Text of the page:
*Rick Ross’s lawsuit against LMFAO over a copyrighted catchphrase has hit a snafu, as that very copyright has now been called into question.
On New Year’s Eve, 2013, Ross along with his producers sued over LMFAO’s 2010 song, “Party Rock Anthem,” which contains the catchphrase “Everyday I’m shufflin’.” Ross alleged this was an infringement of “Hustlin’,” off of his own 2006 album and containing the lyric, “Everyday I’m hustlin’.”
On the road to trial, a Florida federal judge has made some important rulings including that a three-word phrase — at least for merchandising purposes — isn’t original enough to be copyrightable, according to The Hollywood Reporter’s Eriq Garner.
Also, during the course of proceedings, it was discovered that there were actually three copyright registrations on Ross’ “Hustlin.” The first application came on Feb. 28, 2006 from an entertainment attorney for the production team seeking registration for an unpublished musical work. The second came on June 28, 2006 from a Warner Bros. entity seeking registration for a published musical work. And the third came on Feb. 28, 2007 from a Sony entity.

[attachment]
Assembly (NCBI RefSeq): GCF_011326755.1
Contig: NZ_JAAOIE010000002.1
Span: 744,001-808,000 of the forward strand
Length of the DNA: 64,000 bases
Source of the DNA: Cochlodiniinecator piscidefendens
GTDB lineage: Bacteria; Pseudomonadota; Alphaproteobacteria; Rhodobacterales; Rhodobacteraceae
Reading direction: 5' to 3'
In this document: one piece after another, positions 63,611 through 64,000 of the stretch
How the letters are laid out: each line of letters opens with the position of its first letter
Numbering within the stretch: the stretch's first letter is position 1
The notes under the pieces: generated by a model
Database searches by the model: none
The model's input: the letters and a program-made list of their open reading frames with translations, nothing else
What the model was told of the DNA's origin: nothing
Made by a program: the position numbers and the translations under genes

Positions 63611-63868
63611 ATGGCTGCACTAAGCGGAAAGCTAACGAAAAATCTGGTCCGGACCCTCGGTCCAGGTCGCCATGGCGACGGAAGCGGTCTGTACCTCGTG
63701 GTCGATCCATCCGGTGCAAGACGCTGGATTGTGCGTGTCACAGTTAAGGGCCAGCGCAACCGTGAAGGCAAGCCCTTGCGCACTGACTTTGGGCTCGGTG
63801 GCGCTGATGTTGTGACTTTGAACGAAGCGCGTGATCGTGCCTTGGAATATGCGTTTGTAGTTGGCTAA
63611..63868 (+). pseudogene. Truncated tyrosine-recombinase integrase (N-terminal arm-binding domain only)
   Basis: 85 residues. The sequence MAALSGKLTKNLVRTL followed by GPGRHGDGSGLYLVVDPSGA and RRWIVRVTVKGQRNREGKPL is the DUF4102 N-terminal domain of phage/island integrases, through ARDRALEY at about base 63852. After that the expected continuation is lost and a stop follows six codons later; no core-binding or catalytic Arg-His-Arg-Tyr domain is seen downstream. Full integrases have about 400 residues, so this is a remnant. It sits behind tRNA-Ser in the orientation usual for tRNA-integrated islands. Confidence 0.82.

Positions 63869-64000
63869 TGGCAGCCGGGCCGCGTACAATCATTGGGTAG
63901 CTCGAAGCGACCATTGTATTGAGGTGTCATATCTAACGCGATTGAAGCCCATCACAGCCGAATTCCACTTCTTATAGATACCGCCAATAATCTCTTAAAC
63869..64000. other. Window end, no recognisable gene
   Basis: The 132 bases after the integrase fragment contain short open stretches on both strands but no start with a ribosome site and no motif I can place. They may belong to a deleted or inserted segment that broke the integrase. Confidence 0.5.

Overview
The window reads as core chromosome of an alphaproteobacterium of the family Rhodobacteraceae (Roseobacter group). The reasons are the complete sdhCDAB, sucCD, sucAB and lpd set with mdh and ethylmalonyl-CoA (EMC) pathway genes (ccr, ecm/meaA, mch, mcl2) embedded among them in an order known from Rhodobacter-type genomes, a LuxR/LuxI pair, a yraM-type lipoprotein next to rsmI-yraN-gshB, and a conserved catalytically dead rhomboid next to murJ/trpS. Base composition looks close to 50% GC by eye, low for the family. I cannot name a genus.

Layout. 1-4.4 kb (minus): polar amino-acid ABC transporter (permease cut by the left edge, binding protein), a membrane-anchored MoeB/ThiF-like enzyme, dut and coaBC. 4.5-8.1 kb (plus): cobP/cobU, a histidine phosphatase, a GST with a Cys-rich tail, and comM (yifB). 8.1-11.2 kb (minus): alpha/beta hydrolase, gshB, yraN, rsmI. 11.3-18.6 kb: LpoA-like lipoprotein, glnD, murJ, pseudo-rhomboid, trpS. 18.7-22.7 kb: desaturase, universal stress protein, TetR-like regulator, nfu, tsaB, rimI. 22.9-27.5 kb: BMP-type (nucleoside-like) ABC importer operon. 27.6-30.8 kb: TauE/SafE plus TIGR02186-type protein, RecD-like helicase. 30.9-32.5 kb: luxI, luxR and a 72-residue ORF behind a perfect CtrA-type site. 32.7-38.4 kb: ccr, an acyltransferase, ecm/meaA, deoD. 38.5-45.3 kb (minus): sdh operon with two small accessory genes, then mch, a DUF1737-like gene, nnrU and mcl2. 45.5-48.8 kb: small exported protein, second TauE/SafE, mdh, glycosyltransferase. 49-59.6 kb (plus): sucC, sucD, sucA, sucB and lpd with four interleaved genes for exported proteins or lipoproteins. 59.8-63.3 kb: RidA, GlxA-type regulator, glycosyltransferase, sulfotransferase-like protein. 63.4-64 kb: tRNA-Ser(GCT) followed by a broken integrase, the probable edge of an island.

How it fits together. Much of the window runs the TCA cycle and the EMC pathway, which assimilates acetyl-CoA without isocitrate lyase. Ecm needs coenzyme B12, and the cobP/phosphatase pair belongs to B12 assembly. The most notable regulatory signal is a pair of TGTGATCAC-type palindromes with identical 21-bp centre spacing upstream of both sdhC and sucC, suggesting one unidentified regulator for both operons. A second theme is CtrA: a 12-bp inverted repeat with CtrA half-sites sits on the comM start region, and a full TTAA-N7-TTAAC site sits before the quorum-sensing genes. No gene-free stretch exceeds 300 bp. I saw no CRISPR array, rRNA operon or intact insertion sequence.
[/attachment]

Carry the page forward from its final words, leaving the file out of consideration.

In October, the judge sent a series of questions to the U.S. Copyright Office about the confusion. After review, Register of Copyrights Maria Pallante said her office should have refused to grant all three of the registrations. According to her letter, the earliest one was defective because by Feb. 28, 2006, “Hustlin'” phonorecords were already being distributed to numerous radio and nightclub disc jockeys and as such, the work wasn’t really unpublished. The latter two applications were defective because of the earlier registration as well as incorrect dates of creation listed on the applications.
On Feb. 10, U.S. District Judge Kathleen Williams ordered supplemental briefing about the meaning of this. In LMFAO’s brief, filed Monday, Pallante’s bombshell warrants dismissal of the lawsuit. “It is now too late for them to even attempt to create valid copyright registrations for purposes of maintaining this action even assuming that the material misrepresentations could be resolved by something other than a new basic registration for Hustlin’ and cancellation of the three invalid registrations,” states Barry Rothberg at Greenberg Traurig in a memorandum.
His argument is that a valid copyright registration is a mandatory element of a copyright infringement claim — and that the burden is on the plaintiff to demonstrate ownership.
Rick Ross’ side argues that registration doesn’t confer copyright, and while it might be a requirement to have a registration before filing a lawsuit, the PRO IP Act of 2008 states that a certificate of registration satisfies the requirement regardless of any inaccurate information.
Garner concludes: “If the case is dismissed, this would likely become good fodder for the 11th Circuit Court of Appeals to take up.”